Could Google’s ‘small change’ make a big change for hardworking disabled people?

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In January David Cameron criticised business, universities and the armed forces for their ‘ingrained, institutional and insidious’ attitudes which, he said ‘should shame our nation’.

The PM was talking about racial diversity. And his own criticism was immediately levelled at the government’s Civil Service by the Opposition.

Another aspect of diversity, disability, rarely appears on the PM’s radar of issues worth bothering with. If it did, he could have easily used the same language about lack of disabled participation in public life generally, but especially at work.

 In theory the government wants disabled people to work. It wants them to be able to fit into their own ‘hardworking taxpayers’ category. Disabled people want this too.

There are approximately 5.5 million (16%) working-age disabled people in the UK. For the past ten years employment levels of disabled people have remained 30.1% below that of non-disabled people at 46.3%. That’s well over 3 million people out of work and not contributing via their work.

The UK has a central funding scheme called Access to Work. It’s well named. It provides vital grants which enable disabled workers to obtain support to do their job, helping to remove some of the barriers which they can experience. The Department of Work and Pensions (DWP) administers the scheme.

Access to Work is an enabler. The benefits of having work are obvious. But it’s worth a reminder that for disabled workers facing barriers, including additional costs, Access to Work can mean these workers can:

  • do their job to the best of their ability
  • use – and develop – their skills
  • have a better chance of progressing in their careers
  • contribute economically via tax payment and personal spending
  • lead fulfilling independent lives and support their families
  • act as a positive role model to other disabled workers, or aspiring workers.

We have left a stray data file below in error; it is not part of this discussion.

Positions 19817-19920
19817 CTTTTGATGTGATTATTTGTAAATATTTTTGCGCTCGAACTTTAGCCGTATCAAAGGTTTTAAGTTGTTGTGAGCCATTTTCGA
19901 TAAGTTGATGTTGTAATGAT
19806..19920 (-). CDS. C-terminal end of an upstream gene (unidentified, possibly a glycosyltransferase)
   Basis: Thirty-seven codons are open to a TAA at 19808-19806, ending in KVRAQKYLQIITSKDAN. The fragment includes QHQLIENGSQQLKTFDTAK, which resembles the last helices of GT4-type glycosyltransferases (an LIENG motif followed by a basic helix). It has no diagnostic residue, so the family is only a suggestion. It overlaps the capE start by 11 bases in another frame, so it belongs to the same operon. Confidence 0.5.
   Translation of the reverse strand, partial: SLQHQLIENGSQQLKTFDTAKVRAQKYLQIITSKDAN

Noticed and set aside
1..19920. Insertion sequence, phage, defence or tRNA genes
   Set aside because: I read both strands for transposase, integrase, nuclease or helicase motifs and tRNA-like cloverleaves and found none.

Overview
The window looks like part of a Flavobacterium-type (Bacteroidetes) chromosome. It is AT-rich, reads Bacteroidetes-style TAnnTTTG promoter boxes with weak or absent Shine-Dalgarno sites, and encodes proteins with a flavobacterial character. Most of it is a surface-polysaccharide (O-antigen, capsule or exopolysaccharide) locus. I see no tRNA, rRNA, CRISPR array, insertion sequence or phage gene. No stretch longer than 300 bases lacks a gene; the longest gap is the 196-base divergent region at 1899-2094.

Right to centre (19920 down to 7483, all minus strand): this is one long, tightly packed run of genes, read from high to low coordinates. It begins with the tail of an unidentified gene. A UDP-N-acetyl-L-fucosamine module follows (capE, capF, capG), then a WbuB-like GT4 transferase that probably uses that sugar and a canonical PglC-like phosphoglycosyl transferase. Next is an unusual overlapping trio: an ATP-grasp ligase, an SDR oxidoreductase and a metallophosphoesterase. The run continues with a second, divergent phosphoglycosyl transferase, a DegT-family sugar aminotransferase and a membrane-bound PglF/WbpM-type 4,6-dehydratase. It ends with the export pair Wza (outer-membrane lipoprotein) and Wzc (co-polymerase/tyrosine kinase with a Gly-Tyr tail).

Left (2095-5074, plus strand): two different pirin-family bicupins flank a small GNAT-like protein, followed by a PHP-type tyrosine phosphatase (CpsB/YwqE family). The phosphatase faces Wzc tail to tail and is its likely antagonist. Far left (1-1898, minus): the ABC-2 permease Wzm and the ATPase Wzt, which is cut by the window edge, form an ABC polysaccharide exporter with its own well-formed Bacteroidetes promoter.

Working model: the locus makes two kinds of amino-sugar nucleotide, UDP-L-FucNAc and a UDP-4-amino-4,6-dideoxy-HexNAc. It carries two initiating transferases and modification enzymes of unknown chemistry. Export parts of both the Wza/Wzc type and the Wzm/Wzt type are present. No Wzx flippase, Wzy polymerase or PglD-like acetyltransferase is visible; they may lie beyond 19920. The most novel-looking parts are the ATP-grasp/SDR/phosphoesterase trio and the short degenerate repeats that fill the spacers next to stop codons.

The government-commissioned Sayce Review (2012) recommended ‘significantly expanding’ Access to Work, aiming to double usage of the scheme long term. The government agreed.

In 2012 the scheme was opened for the first time to support disabled apprentices and those obtaining work experience through the Youth Contract.  In 2013 the then Minister, Maria Miller, promised an additional £15m for Access to Work an approximate 15% increase).

So how have these welcome boosts worked?

The most recent Commons briefing paper (Dec 2015) makes surprising reading.

Below are summarized figures with average unemployment figures for context.

Year         2009–10         2010–14        2014–15        2015–16
Users          37,270        33,412[1]          36,820       [33,270] [2]
+/– on 09/10            n/a         –9.5%          –1.2%         –10.5%
Budget           £98m          £102m           – [3]            – [3]
Unemployment [4]            7.8%           7.8%            5.6%             5.1%

 

To put the cost of this transformative scheme into context, at £108 million, it currently costs 20% a year less than Google’s much-criticised ‘small change’ tax payment.

The DWP is currently (re)-promoting a ‘Disability Confident’ campaign started in 2013 to encourage employers to employ more disabled people. One of its aims is to: ‘Make a substantial contribution towards halving the disability employment gap’.  Good.

The majority of the country’s private sector jobs (60%) and an estimated half the country’s wealth are created by small and medium-sized enterprises (SMEs).